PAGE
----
There is mounting evidence of a monopoly of decision-making power resting in the hands of a single person, as well as signs of collusive networks that serve the sole purpose of solidifying the ruling party’s power in all branches of government.
Especially worrying is that both the legislature and the judiciary are controlled by these networks, thereby failing to uphold a sound system of democratic checks and balances in the country. It is also clear that law-enforcement structures are misused for political purposes and are not up to the challenge of carrying out unbiased investigations into cases of elite corruption and the misuse of power, which further suggests that a number of high-profile individuals within the ruling party’s network enjoy impunity.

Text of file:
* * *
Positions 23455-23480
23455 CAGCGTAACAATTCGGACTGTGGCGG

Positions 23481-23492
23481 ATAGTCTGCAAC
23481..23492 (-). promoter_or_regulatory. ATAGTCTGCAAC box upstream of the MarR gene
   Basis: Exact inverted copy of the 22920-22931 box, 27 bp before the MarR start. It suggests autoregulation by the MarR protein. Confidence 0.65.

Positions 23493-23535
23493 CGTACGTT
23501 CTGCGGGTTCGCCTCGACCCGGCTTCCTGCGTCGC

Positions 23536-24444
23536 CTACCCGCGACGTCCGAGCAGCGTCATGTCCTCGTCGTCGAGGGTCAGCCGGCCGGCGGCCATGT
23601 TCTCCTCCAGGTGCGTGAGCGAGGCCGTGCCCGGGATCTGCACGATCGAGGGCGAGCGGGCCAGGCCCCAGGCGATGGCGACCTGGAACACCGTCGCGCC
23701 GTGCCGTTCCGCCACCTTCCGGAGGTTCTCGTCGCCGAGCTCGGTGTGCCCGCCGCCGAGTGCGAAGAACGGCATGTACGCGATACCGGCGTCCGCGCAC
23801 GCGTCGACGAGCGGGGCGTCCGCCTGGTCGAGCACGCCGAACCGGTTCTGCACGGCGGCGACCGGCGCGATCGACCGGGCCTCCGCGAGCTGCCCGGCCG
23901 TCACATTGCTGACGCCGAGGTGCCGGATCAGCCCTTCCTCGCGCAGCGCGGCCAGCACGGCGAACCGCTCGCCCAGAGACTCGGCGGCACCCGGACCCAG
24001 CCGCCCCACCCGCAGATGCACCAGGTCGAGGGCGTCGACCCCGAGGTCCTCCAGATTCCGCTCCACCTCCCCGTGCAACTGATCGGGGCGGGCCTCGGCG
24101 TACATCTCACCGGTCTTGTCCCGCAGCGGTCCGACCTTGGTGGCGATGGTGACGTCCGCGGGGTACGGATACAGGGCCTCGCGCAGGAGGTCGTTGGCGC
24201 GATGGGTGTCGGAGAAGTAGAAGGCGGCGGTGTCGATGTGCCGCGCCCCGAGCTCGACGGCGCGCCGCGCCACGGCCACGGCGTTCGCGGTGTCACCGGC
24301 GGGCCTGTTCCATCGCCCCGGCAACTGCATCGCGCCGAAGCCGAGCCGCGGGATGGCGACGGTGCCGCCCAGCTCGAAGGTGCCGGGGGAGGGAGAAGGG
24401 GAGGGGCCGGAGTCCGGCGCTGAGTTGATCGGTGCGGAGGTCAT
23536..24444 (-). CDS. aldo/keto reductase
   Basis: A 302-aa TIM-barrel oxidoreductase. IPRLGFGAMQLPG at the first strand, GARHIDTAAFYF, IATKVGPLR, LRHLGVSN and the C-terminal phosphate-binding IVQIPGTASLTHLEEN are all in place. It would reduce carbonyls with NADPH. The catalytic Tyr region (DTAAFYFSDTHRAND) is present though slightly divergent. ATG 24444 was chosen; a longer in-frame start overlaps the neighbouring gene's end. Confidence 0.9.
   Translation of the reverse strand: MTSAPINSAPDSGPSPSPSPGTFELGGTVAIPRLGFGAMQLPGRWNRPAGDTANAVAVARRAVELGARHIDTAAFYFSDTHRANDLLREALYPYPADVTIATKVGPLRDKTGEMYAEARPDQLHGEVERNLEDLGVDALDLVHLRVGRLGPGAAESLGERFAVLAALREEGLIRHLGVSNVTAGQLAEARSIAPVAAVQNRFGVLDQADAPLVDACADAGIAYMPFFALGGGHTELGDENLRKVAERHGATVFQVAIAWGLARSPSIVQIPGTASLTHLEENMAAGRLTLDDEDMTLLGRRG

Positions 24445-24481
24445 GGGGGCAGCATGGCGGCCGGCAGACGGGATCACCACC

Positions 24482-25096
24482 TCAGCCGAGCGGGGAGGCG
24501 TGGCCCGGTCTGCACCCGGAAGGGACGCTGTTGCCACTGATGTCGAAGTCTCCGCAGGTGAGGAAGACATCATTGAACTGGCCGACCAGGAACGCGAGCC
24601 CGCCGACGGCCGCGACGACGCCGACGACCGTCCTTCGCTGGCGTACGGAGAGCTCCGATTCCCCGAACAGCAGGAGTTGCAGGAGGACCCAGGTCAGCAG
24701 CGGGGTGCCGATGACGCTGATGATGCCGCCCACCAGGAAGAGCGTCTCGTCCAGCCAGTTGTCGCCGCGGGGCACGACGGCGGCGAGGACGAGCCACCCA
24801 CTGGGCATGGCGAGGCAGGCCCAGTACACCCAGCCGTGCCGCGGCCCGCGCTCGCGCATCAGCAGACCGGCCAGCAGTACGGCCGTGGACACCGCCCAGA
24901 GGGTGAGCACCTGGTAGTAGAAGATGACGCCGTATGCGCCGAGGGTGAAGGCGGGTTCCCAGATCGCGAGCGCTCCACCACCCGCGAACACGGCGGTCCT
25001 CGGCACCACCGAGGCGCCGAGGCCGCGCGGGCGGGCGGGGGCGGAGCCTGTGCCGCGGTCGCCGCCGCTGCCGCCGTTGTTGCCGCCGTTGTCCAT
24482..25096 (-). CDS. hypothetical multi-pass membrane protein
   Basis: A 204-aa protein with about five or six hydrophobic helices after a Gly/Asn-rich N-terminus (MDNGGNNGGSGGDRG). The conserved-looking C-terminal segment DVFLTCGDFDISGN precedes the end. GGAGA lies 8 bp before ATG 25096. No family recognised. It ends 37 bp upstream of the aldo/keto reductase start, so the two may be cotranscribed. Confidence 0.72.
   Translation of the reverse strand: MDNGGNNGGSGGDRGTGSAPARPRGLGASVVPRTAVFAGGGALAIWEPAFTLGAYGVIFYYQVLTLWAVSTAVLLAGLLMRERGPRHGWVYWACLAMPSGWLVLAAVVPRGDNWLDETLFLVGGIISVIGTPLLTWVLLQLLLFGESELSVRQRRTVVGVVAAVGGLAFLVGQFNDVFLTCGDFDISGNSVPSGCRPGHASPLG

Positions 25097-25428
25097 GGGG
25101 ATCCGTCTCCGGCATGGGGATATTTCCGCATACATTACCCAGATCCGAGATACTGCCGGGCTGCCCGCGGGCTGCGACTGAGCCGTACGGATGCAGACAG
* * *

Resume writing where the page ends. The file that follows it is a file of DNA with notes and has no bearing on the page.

The 2020 parliamentary elections were supposed to remedy the situation by creating a Parliament with enough opposition representation to enable this institution to push back against informal governance and increasing state capture. Instead, the 2020 elections appeared to be the worst since 2012. Observers’ concerns included the alleged misuse of state administrative resources, voter intimidation, vote-buying, the manipulation of precinct-level summary protocols, blurring of the line between the ruling party and the state and a results management process that failed to meet international standards.
While the post-election crisis is ongoing as this analysis is being prepared, one thing remains clear – until the informal power structures are dismantled and effective anti-corruption policies are put in place, Georgia can never reach its full potential in both economic and democratic terms.
 Radio Free Europe / Radio Liberty (Georgia Service), The Role of Former Head of Ivanishvili’s Personal Bodyguard Service in the June 20 Crackdown, June 24, 2019, (in Georgian) https://bit.ly/370vJLq